Industry is having a great year – according to statistics. It doesn’t matter whether you are making steel, rubber, paper, chemicals or motorcycles or if you are refining oil or building bridges – industry has had the safest decade ever – according to statistics. The overall injury rate has fallen 48% – according to statistics. In fact, according to the Bureau of Labor Statistics (BLS) you are twice as likely to be injured working in a food mart (average of 5.7 recordable injuries, 2008) as in a paper mill (average of 3.7) or chemical plant (average of 2.7) – according to statistics. Yep, pretty damn impressive – according to statistics.
Maybe a little too impressive, even for the Occupational Safety & Health Administration (OSHA) which until recently has touted the improving numbers.
“The statistics we have on workplace injuries are incomplete and, in some cases, inaccurate,” says David Michaels, recently appointed Assistant Secretary of labor who heads OSHA.
The report found that employers consistently underreported injuries to reduce their insurance premiums and that workers underreported injuries because of job fear. As of 2008, the GAO concluded, “OSHA’s efforts to verify the accuracy of the data were not adequate.”
What did the GAO find? (Click here for the entire GAO summary)
OSHA overlooks information from workers.
OSHA annually audits the records of 250 out of 130,000 worksites in high hazard industries to verify accuracy. But it doesn’t regularly interview workers on those audits – missing the only source of data not provided by the employer.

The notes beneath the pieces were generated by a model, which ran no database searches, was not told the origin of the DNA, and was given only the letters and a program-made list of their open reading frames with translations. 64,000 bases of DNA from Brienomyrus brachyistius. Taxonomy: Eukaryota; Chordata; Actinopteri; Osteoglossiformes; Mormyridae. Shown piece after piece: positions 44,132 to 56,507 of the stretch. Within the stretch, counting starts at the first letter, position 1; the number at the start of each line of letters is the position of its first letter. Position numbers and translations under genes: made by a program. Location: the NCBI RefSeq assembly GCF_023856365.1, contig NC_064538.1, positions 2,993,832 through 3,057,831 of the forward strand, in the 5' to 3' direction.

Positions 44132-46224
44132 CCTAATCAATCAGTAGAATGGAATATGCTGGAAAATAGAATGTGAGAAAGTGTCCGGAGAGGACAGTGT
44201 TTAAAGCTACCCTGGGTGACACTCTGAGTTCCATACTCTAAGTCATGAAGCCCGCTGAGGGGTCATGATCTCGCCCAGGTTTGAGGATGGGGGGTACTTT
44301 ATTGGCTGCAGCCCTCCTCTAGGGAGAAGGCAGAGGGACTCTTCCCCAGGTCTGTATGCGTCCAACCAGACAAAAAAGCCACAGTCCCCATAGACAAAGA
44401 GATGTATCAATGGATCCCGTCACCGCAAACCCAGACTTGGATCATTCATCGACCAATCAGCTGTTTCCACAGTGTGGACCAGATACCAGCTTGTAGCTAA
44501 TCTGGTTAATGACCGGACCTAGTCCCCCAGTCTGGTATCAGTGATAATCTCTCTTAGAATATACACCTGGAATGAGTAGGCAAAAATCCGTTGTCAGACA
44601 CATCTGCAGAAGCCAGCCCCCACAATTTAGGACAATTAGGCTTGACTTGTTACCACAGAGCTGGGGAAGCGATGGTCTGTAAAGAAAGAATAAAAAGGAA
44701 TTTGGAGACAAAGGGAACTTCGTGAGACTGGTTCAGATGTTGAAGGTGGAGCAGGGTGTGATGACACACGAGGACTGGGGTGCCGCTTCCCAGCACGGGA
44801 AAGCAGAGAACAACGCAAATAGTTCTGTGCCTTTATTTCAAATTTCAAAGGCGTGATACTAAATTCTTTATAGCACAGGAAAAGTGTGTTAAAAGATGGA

OSHA is too late.
Inspectors report that they rarely learn about injuries and illnesses from workers since the records audits are conducted about 2 years after the incidents are recorded. Many workers are no longer even employed at the site.
OSHA’s list of high hazard industries is outdated.
Audits are not performed in at least eight recognized high hazard industries because their list has not been updated since 2002. According to OSHA, it would require a regulatory change that is not currently an agency priority.
OSHA’s recordkeeping requirements are poorly understood.
OSHA must increase education and training for employers.
Disincentives cited as prime factors affecting accuracy of reported data
Workers’ fear of job loss or discipline plays a large role in underreporting injuries on the job. This effect increases even more when mandatory drug testing following incidents is required often without any evidence or suspicion of drug use.
Incentive programs that reward workers when their work groups have few or no recordable injuries discourage reporting by peer pressure from the group who all lose their prize if an individual reports an injury.
Another disincentive to reporting is the possible raising of insurance premiums for employers if incidents are reported. Also, in some industries, the ability to win new contracts can be impacted by the injury rate. This can result in efforts to hide injuries or on pressure on healthcare givers to downplay the severity (recordable vs non-recordable) of an injury.
OSHA has agreed with all the findings of the GAO report and is working to implement their recommendations. In addition their National Emphasis Program (NEP) on Recordkeeping (Oct. 2009) will be expanded to take a close look at the effect of incentive programs on incident reporting.
Only when OSHA includes input from workers in their audit of recordkeeping compliance and forbids the kind of company incentive programs that drives down reporting will the worker injury statistics gathered by the BLS and other agencies really have any meaning. Maybe then the phrase, “according to statistics”, won’t mean “disregard anything you read”.